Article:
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Rwanda Economic Update: Managing Uncertainty for Growth and Poverty Reduction

Latest Issue: 
  • February 2015


  • The seventh edition of the Rwanda Economic Update focuses on the country’s agricultural sector.
  • The report highlights several recommendations to better manage agricultural risks and improve productivity
  • While growth in agricultural production accounted for 35 % of Rwanda’s reduction in poverty over the past decade, improved agricultural risk management will help achieve further growth

KIGALI, February 26, 2015 – Four out of five Rwandans live in the country’s endless mountains and rolling hills, and to some extent, work in agriculture. Over the past decade, the agricultural sector has been one of the key drivers of poverty reduction in Rwanda, and improving ways to better mitigate risks and ensuring the sector continues to remain productive would provide even greater benefits for a large number of Rwandans, according to the latest edition of the Rwanda Economic Update, a publication of the World Bank Group.

In addition to providing an assessment of the current economic situation, the seventh Rwandan Economic Update, “Managing Uncertainty for Growth and Poverty Reduction: With a Special Focus on Agricultural Sector Risk Assessment”, identifies risk mitigation strategies in the agricultural sector and benefits it could provide if developed and managed appropriately.  

" Focusing on agricultural productivity can help improve the incomes of the poorest and transform livelihoods in rural areas in a sustainable way. This will play a critical part in helping Rwanda meet its goals of reducing poverty and improving people’s social conditions "
Carolyn Turk

Carolyn Turk

World Bank’s Country Manager

The report’s recommendation to better manage risks in the agricultural sector comes on the heels of a recent growth recovery from 4.7% in 2013 to 7.1% in 2014, led mostly by higher government spending. Inflation declined from 4.2% in 2013 to 1.8% in 2014 due to lower growth in import prices. Rwanda, a net oil importer, could also benefit from falling oil prices which could contribute to lower inflation but also to a more stable exchange rate, an improved balance of payments, and smaller electricity subsidies. 

Managing risks in the agricultural sector

The agricultural sector has become much more productive since 2000, the report notes.Yields, or production per hectare, increased 225% for maize, 129% for potatoes, and 90% for cassava between 2008 and 2011. This, in turn, accounted for 35% of Rwanda’s reduction in poverty over the past. Despite these achievements, almost half the country’s population still lives below the poverty line.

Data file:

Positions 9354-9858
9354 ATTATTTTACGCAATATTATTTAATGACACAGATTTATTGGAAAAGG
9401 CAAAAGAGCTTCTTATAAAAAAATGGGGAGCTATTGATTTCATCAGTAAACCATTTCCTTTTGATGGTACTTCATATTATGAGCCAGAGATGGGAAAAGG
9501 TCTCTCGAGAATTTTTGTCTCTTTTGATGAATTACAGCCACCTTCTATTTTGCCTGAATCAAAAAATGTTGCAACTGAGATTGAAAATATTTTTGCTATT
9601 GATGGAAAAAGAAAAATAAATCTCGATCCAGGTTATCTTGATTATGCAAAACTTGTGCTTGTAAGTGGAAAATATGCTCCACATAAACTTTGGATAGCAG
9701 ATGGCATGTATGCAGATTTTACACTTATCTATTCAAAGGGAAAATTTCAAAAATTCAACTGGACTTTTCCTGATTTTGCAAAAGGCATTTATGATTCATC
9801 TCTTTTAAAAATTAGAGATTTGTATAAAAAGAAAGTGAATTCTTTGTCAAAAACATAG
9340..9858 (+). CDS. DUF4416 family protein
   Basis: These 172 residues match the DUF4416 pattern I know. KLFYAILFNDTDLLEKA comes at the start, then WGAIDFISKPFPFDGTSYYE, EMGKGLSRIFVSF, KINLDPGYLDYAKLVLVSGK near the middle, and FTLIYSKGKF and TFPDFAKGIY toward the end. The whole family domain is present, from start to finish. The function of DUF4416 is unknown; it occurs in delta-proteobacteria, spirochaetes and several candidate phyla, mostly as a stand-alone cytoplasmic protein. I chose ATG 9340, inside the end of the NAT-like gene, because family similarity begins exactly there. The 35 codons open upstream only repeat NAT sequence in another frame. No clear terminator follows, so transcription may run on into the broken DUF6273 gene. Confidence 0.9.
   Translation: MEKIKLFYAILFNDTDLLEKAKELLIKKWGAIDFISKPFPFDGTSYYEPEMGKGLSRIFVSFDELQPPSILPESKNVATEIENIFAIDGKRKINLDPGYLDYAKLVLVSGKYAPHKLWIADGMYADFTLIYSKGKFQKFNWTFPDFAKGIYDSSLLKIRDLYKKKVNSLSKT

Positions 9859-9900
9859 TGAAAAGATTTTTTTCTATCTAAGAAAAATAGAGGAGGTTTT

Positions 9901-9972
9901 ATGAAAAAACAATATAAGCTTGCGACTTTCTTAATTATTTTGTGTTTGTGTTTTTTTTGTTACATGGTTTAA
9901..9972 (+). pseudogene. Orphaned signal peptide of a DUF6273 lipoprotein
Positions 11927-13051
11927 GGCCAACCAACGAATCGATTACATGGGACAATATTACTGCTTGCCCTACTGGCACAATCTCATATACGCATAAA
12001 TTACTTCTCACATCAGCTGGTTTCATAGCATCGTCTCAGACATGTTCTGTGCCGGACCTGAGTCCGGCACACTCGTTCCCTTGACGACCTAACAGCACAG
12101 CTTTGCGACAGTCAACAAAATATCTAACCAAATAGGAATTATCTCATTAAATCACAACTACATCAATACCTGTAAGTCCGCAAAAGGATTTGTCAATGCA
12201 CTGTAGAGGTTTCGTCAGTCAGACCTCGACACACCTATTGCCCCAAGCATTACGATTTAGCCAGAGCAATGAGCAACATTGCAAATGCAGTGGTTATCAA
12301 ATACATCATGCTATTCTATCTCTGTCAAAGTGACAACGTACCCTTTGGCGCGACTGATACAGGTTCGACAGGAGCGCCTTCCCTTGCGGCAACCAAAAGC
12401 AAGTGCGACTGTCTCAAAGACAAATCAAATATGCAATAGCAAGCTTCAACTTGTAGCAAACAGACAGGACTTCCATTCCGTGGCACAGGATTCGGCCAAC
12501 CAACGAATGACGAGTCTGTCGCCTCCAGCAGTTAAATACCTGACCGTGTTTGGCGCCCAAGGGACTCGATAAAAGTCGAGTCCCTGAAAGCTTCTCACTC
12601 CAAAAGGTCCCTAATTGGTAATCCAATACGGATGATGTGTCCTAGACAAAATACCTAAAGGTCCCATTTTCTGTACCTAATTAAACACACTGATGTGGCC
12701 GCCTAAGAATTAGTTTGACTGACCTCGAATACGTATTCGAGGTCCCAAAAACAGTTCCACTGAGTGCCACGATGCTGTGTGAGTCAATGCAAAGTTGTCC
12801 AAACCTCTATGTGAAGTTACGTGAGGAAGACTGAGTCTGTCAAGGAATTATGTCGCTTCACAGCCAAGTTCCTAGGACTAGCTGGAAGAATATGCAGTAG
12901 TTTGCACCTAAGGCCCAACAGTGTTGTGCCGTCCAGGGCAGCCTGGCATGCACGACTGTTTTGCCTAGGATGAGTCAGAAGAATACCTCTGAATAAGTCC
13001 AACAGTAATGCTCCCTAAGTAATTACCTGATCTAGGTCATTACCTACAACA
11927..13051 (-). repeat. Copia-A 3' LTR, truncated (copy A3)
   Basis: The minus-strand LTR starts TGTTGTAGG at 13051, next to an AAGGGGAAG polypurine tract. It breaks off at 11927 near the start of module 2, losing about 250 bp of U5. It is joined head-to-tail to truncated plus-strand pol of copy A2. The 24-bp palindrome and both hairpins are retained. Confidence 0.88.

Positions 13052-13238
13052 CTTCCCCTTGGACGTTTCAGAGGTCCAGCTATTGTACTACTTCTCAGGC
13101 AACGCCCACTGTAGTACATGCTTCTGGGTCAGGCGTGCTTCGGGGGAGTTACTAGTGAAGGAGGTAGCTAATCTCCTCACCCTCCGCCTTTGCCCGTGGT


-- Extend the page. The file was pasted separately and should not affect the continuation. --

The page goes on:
According to the report, better management of weather-related and market risks that threaten the agricultural sector will help the country achieve further growth in the agricultural sector. “Risk mitigation measures such as soil and water conservation measures or changes in cropping patterns, the report notes, are often win-won practices, in that they reduce the impacts of agricultural risks on farmers while at the same time improving productivity.”

The report also recommends the adoption of risk management tools such as risk transfer measures (including insurance, reinsurance, and financial hedging tools) and risk coping measures (social protection programs or livelihood recovery programs). “Risks to the agricultural sector caused production losses worth US$1.2 billion between 1995 and 2012, about 2.2% of Rwanda’s total annual agricultural production,” said Toru Nishiuchi, a World Bank economist and the Task Team Leader for the Rwanda Economic Update.

To help the country reach its goal of transforming Rwandan agriculture from a subsistence sector to a knowledge-based and to reduce poverty to 20% by 2020, the report outlines the following recommendations:

  • Water management measures can yield significant productivity gains and help mitigate the effects of climate change
  • Some weather-risk management measures in the livestock subsector, such as improvements to rural water infrastructure, would also benefit the crop subsector
  • Improved pest and disease management in crop production is needed, in particular as it relates to potential future risks as a result of land consolidation and increased mono-cropping
  • Livestock disease management infrastructure is needed to mitigate and manage disease outbreaks
  • Sanitary institutions and practices in the livestock subsection need to be strengthened throughout the supply chain, by both public and private sectors
  • Price management mechanisms are needed for actors in the export crop supply chain